Hiroshima/ 1950-1974/ 1st Greenery Movement/ A Government-led City Planning
Greenery space within a city is indispensable to the well-being of citizens. (Nokazu Nakagoshi 1999) Hiroshima is one of the 13 urbanized cities in 1999 Japan which has a population of 1.1 million and 740 km2 of territory. The suburban areas are mainly hills, river tributaries and river planes, together with a river delta and some flatlands as a whole composition.
After the devastation of the atomic bomb in 1945, referring to Fig.1, all buildings and trees within the 2km radius from the epicentre of the bomb were burnt and most of the houses within the 3km radius collapsed, Hiroshima underwent several Greenery Movement as a continuous restoration of greenery in parallel to urban growth, eventually, it aims at an eco-city. The Movement can be understood as four phases, the pre-phase, the System-making Stage started in 1952, the System-working Stage started in 1975 and the Self-management Stage start in 1997. In this entry, the first Greenery Movement will be discussed. (Kim 2006)
Soon after the bomb, Hiroshima government raised the War Damage Reconstruction Plan which included the construction of 35 parks and infrastructures, in 1946. Followed by the plan, a public greenery program of producing tree seedlings was set up in the municipal seedlings fields in 1949. However, the plan was turned down due to the lack of financial resources in the prefectural government.
The first Greenery Movement was kicked off by the establishment of the Hiroshima Peace Memorial City Constructional Law and Plan in 1952, not only as a recovery of the devastation of the atomic bomb but also a fundamental greenery plan in the city’s social environmental management. (Nakagoshi 2006) (Kim 2006) 78 parks of 219.69 ha in total and 8 green river tracts were planned to be constructed in the city. (More information on the Hiroshima Peace Memorial City Constructional Law can be viewed in Hiroshima/ Post-war Development under the Hiroshima Peace Memorial City Construction Law) Due to the lack of seedlings resources in Hiroshima for the parks’ construction, the government called for tree donation in Japan with the slogan “ A Dream-Hiroshima 20 Years From Now” in 1954 and 1957. 1,300 tall trees and many shrubs were received from prefectures across Japan which increased the biomass of woodland in the prefecture and made the plan successful.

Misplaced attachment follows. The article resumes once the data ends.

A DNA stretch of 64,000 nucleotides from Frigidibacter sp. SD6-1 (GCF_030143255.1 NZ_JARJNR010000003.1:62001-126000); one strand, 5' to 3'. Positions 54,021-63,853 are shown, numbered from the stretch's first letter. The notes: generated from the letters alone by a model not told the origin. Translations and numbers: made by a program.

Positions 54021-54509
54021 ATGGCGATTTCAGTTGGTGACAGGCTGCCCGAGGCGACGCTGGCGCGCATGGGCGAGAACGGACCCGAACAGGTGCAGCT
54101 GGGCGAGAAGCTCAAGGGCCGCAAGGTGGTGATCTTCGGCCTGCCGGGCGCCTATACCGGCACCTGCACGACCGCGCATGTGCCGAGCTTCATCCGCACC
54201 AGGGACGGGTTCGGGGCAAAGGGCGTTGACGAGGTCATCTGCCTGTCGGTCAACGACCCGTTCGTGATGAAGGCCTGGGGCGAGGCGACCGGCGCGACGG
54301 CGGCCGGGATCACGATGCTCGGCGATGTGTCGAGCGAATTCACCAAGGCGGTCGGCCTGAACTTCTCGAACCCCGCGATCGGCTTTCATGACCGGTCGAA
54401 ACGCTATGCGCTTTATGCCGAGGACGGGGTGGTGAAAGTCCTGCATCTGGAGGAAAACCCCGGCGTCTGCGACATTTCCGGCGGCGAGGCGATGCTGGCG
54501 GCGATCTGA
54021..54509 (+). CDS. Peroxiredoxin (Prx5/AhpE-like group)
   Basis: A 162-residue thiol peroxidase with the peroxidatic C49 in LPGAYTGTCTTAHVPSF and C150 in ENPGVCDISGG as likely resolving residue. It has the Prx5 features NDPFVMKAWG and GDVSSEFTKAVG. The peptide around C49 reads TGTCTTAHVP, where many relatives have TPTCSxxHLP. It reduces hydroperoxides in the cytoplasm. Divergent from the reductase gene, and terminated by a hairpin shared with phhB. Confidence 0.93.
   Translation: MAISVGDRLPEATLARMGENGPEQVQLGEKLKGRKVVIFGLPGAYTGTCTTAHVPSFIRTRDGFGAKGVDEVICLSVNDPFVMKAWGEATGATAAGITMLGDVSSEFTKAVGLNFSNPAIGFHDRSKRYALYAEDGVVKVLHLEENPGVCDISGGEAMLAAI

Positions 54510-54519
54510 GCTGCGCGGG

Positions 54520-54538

Trees were also planted along the Peace Boulevard which passes through the city centre as a park-liked green corridor from the east to west. In 1970, the first Hiroshima Basic Plan was designed.
Kim, Jae-Eun. “Recovery of greenery resources in Hiroshima City after World.” In Diversity of ecological restoration in East Asia, 111. 118: International Consortium of Landscape and Ecological Engineering and Springer, 2006.
Nakagoshi, Nobukazu and Watanabe, Sonoko, Kim, Jae-Eun. Social Capacity dor Environmental Management for Recovery of Greenery Resources in Hiroshima. Discussion Paper, Hiroshima: Graduate School of International Development and Cooperation, Hiroshima University, 2006.
Nokazu Nakagoshi, Toshihiro Moriguchi. “Ecosystem and biodiversity conservation planning in Hiroshima City, Japan.” Journal of Environmental Sciences, 1999: 149-154.